TAMPA — Hillsborough County Public Schools Superintendent Jeff Eakins is proud of his record in boosting high school graduation rates and inroads he has made in marketing the nation’s eight largest school district.
His seven bosses on the School Board? Their opinions are a mixed bag of praise, concern and, in one case, criticism directed largely at other board members.
It’s evaluation time for the 53-year-old superintendent who has held the top job for more than three years, including a four-month interim stint after the board fired his predecessor, MaryEllen Elia.
Almost immediately, Eakins realized the district was in financial distress. Most of the board members praised him for taking steps to straighten out spending.
He was criticized early on for weak communication skills. This time, in the self-evaluation that was included with the others on Tuesday’s School Board meeting agenda, he highlighted new, proactive communications strategies, that were influenced by a crisis management firm.
He cited photo and video pieces his staff distributed in September, when the district converted dozens of schools into storm shelters. "Intentionally up-front and forward-looking communications around Hurricane Irma led school community to feel supported during the crisis and improved our district’s image in our community," he wrote.
Sally Harris, the board chairwoman, gave Eakins the highest score, a 29, even higher than the 24 he gave himself.
While lamenting that the superintendent can be slow to implement changes, Harris wrote, "Jeff Eakins has risen to each challenge and never forgets to keep our students as his focus.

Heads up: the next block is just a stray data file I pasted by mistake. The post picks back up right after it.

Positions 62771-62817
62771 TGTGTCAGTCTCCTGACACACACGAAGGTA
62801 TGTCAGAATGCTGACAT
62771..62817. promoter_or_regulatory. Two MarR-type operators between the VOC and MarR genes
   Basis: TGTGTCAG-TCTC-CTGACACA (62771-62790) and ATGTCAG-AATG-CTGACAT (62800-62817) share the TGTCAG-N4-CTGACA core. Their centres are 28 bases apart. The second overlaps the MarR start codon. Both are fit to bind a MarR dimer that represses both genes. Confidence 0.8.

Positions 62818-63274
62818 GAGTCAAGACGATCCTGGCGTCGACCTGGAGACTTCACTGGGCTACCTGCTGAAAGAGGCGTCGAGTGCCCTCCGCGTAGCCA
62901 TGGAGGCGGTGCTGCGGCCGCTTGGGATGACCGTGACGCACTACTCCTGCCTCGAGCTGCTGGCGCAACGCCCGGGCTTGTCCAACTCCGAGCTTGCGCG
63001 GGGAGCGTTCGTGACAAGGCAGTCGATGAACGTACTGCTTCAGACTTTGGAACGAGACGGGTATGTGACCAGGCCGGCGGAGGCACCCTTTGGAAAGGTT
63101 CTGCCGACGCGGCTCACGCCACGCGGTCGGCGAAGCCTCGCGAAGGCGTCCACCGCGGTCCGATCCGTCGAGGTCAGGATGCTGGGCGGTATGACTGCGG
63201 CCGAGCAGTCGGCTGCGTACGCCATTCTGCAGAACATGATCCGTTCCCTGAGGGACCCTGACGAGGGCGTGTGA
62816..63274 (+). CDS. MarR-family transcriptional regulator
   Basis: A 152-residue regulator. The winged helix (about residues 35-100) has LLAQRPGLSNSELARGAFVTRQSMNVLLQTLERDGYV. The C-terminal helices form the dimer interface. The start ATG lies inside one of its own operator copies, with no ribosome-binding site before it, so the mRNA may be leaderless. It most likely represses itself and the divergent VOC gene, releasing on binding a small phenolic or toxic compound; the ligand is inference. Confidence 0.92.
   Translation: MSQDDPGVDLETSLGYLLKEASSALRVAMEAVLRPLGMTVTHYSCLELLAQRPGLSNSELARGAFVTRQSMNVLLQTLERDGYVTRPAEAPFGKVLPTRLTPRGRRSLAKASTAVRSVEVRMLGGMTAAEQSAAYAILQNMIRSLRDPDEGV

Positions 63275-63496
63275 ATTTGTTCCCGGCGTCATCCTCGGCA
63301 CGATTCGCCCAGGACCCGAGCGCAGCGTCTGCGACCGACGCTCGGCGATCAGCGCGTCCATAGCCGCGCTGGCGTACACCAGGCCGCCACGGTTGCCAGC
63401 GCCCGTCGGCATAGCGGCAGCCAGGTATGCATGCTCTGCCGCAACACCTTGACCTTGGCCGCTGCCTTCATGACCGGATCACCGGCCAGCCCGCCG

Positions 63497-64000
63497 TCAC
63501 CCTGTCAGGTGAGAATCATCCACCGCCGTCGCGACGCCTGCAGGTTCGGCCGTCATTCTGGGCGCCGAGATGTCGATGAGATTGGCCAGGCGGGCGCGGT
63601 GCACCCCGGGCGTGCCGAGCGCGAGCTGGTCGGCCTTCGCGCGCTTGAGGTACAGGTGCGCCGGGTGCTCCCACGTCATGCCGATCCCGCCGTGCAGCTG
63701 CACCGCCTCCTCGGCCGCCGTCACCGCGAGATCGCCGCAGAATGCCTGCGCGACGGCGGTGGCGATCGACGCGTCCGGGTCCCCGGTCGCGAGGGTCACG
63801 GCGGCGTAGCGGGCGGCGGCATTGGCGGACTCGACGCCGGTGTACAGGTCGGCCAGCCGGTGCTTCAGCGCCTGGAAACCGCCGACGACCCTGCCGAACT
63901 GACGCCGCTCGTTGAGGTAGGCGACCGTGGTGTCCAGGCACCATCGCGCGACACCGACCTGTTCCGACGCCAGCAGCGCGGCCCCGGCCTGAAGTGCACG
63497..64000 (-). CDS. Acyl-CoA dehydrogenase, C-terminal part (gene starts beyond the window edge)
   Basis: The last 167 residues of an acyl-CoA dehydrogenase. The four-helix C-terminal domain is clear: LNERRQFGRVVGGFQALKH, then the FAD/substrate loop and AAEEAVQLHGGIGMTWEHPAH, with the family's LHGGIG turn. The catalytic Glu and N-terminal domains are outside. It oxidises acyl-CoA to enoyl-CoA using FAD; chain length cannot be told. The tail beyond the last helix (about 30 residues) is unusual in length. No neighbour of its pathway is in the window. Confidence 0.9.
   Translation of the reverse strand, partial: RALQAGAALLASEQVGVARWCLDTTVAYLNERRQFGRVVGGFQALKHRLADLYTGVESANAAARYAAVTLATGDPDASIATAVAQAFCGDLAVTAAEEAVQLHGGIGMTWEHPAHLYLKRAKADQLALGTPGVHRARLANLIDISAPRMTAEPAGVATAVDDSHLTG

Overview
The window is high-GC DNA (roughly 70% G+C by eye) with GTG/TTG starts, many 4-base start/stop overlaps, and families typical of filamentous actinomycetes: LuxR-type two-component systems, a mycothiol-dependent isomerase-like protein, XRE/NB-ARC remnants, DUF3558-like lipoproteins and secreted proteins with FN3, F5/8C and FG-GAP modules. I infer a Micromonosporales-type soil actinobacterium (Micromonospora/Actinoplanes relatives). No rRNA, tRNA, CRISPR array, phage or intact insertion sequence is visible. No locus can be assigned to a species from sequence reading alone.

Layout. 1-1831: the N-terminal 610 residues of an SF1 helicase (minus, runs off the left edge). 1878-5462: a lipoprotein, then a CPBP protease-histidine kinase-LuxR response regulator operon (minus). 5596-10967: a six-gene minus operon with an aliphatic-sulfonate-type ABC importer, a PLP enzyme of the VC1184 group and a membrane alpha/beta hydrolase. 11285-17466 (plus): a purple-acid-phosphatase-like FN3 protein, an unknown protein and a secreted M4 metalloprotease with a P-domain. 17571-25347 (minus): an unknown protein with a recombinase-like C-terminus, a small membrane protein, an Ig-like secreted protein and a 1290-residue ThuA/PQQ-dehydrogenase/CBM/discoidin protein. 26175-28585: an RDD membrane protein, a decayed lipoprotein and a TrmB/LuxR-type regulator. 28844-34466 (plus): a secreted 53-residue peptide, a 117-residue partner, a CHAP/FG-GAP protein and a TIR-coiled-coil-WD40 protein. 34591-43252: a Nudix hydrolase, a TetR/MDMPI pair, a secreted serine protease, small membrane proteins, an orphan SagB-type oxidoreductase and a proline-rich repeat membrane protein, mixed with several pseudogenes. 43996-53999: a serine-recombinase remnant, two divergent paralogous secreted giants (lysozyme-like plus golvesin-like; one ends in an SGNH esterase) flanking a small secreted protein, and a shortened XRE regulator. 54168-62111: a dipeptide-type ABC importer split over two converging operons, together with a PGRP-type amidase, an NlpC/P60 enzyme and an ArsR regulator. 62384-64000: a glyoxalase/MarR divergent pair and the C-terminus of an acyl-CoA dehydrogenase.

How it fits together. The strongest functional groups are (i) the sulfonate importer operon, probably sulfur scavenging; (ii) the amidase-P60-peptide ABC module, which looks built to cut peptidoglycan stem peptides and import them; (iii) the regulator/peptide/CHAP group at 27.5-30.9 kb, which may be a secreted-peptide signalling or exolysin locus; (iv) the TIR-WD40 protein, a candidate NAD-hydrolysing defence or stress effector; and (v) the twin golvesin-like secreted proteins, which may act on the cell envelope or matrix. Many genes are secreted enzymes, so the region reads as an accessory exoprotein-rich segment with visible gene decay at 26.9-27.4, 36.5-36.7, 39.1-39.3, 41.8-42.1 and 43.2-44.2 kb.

April Griffin’s posted form, which gave Eakins a 23, did not include written remarks. She gave him a zero in communicating with stakeholders. Nothing was posted from member Melissa Snively.
Cindy Stuart offered praise and a 21. "For the third year again, I am impressed with the progress we have made in our financials," she wrote. "You continue to maintain the highest level of integrity and honesty with board members, your team and the community."
Susan Valdes, who gave Eakins a 23, cautioned him to pay attention to workplace bullying and a practice, at some schools, of withdrawing struggling students before testing season, as a way of manipulating the schools’ scores.
Some criticism and a score of 18 came from Tamara Shamburger, whose District 5 includes many of Hillsborough’s highest-poverty, highest-minority schools.
Those schools "remain in a perpetual state of peril," Shamburger wrote, reminding Eakins of a lingering achievement gap and racial disparities in discipline. "Equity needs to be more of a practice and less of a theory," she wrote.
The most pointed and voluminous critiques came from board member Lynn Gray. She took issue with a decision this past year to fold the district’s safety office into its operations division. Citing constituents, she said the district is too cooperative with for-profit charter school operators.
Gray made references to "three school board members" who, in her opinion, contribute to low morale in the workforce and continued financial stress.
"Each influences the decisions of our superintendent versus the other way around," she wrote. While not naming the three members, she wrote that they were among the four who fired Elia and hired the "untested" Eakins without a national search.
Eakins has a three-year contract that expires in 2020.
He earns $225,000 a year. The evaluations do not directly affect his employment, but exist for feedback.
How the Hillsborough County School Board members scored Superintendent Jeff Eakins
Eakins’ self-evaluation 24
Sally Harris, chair 29
Tamara Shamburger 18
Lynn Gray 15
April Griffin 23
Melissa Snively n/a
Cindy Stuart 21
Susan Valdes 23
Source: Hillsborough County School District
Contact Marlene Sokol at (813) 226-3356 or [email protected] Follow @marlenesokol.